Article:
The straits also served as a migration or an invasion path, in both directions. For example, archeologists believe the first Mesolithic migrations (Jōmon) traveled across to Honshu around the 10th century BC, supplanting Paleolithic people that walked from Asia to Japan overland over 100,000 years ago when the sea level was lower during the Pleistocene ice age. Immigrants from China and Korea also contributed to waves of immigrants arriving in Kyushu, although who, when, and how many exactly is a matter of intense debate. Buddhism, along with Chinese writing, was initially transmitted from Korean Peninsula via Tsushima Strait to Japan in the 5th century by way of the straits as well. Iki to Kamino-shima, the southern end of the large island of Tsushima, is about 50 kilometres. Busan (Korea), to the northern tip of Tsushima, about the same across the Korea Strait. These were tremendous distances to attempt in small boats over open seas.

The Mongol invasions of Japan crossed this sea and ravaged the Tsushima Islands before the kamikaze – translated as "divine wind" – a typhoon that is said to have saved Japan from a Mongol invasion fleet led by Kublai Khan in 1281. The 16th century, Toyotomi Hideyoshi was aimed at the conquest of China via the Korean Peninsula from this strait.

But the reason the strait is famous is that one of the most decisive naval battles of modern times, the Battle of Tsushima, fought on May 27 and May 28, 1905, took place there due east of the north part of Tsushima and due north of Iki Island between the Japanese and Russian navies in 1905; the Russian fleet was virtually destroyed by a Japanese naval force for the loss of only three Japanese torpedo boats.[3]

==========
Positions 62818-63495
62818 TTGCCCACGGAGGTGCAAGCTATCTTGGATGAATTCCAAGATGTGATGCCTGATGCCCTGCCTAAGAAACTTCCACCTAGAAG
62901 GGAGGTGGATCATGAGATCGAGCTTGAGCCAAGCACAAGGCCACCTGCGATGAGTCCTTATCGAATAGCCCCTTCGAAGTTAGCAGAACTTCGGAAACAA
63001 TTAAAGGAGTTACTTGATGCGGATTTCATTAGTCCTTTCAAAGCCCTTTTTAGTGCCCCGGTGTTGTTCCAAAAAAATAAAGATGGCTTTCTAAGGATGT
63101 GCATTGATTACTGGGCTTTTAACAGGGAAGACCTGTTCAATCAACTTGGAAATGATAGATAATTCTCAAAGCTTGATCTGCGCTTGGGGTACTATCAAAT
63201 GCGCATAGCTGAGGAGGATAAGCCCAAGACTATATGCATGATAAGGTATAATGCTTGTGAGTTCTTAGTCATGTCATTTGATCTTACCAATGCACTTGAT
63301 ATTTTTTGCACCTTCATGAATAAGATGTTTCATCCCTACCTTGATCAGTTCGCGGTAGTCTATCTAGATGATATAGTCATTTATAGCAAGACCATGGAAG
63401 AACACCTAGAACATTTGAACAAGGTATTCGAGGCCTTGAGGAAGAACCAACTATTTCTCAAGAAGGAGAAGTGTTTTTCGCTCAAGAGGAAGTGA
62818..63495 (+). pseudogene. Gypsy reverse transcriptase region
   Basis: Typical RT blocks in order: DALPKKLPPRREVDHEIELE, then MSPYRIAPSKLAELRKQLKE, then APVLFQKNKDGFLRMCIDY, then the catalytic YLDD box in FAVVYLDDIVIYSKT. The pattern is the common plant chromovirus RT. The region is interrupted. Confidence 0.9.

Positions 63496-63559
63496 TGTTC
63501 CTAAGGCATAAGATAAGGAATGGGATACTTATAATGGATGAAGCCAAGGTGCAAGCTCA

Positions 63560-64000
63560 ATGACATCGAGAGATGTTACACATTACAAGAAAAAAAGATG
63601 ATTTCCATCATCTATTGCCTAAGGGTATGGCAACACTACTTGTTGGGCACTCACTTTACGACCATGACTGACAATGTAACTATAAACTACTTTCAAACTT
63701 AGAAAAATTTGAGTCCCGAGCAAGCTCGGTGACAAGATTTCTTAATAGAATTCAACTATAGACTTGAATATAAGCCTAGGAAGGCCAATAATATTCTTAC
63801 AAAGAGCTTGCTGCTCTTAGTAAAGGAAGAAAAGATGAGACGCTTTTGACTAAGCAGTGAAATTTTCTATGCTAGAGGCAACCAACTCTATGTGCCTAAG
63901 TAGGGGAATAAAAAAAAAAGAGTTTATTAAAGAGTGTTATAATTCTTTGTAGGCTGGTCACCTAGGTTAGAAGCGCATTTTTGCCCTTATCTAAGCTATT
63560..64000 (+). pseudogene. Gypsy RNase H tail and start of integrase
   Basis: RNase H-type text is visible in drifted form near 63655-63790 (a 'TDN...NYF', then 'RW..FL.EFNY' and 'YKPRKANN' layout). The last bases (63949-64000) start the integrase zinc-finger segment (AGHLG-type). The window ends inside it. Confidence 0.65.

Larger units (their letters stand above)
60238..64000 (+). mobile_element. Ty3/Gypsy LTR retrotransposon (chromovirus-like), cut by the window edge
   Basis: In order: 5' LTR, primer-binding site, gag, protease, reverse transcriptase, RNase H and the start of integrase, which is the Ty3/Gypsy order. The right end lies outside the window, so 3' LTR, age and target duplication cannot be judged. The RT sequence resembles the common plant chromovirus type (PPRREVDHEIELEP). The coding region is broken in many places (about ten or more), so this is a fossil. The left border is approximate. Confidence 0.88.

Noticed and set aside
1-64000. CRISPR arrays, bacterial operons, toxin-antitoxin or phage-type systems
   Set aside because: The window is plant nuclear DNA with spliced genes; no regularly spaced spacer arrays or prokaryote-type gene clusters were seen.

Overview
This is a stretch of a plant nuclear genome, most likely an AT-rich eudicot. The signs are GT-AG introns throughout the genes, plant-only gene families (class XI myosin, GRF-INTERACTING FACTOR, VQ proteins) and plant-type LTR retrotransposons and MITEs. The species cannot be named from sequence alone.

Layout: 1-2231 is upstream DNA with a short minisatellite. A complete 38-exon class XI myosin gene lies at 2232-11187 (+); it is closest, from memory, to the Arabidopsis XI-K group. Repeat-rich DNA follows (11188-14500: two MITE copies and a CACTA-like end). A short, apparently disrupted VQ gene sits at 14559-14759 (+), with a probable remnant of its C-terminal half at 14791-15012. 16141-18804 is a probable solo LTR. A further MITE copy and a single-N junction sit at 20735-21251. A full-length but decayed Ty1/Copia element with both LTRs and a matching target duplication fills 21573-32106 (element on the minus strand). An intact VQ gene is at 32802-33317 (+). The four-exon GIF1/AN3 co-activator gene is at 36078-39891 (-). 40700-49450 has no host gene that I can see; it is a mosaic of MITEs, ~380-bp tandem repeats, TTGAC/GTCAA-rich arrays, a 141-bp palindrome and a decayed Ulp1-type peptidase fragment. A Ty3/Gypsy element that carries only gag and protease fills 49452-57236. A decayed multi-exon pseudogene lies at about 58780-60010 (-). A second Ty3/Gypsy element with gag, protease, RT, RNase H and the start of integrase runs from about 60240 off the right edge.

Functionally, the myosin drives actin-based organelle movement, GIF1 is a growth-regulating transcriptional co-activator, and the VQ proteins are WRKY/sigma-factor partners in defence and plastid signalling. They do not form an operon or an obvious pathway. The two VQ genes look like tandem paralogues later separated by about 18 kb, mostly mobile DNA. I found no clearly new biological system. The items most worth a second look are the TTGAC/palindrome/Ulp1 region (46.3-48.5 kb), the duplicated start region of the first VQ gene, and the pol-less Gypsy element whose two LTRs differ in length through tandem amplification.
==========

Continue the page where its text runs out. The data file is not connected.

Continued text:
Japan's territorial waters extend to three nautical miles (5.6 km) into the strait instead of the usual twelve, reportedly to allow nuclear-armed United States Navy warships and submarines to transit the strait without violating Japan's prohibition against nuclear weapons in its territory.[4]

See also


  1. ^ In Japan, the term "Tsushima Strait" generally refers to the whole Korea Strait, from the Korean Peninsula to Kyushu. The strait that in English is called the Tsushima Strait is referred to as "Tsushima Strait eastern channel" (対馬海峡東水道 Tsushima Kaikyō higashi-suidō) in Japan.
  2. ^ Imamura, K. 1996. Prehistoric Japan: New Perspectives on Insular East Asia. London, University College London.
  3. ^ 100 Battles, Decisive Battles that Shaped the World, Dougherty, Martin, J., Parragon, p.144-45
  4. ^ Kyodo News, "Japan left key straits open for U.S. nukes", Japan Times, June 22, 2009.
  1. ^ For example, a) "Low-Frequency Current Observations in the Korea/Tsushima Strait".  W. J. Teague, G. A. Jacobs, H. T. Perkins, J. W. Book, K.-I. Chang, M.-S. Suk Journal of Physical Oceanography 32, 1621–1641 (2001). b) "Tsushima".  Russo-Japanese War Research Society
  2. ^ "Nautical Charts of SE Japan Sea".  Japan Hydrographic Association
  3. ^ "List of National and Quasi-national Parks, Japan #48 Iki-Tsushima".  Ministry of the Environment, Japan
  4. ^ See Pleshakov, Constantine "The Tsar's Last Armada" Basic Books 2002, for details of the 1904-1905 voyage of the Russian naval armada to the Tsushima Strait under the leadership of Admiral Zinovy Rozhestvensky.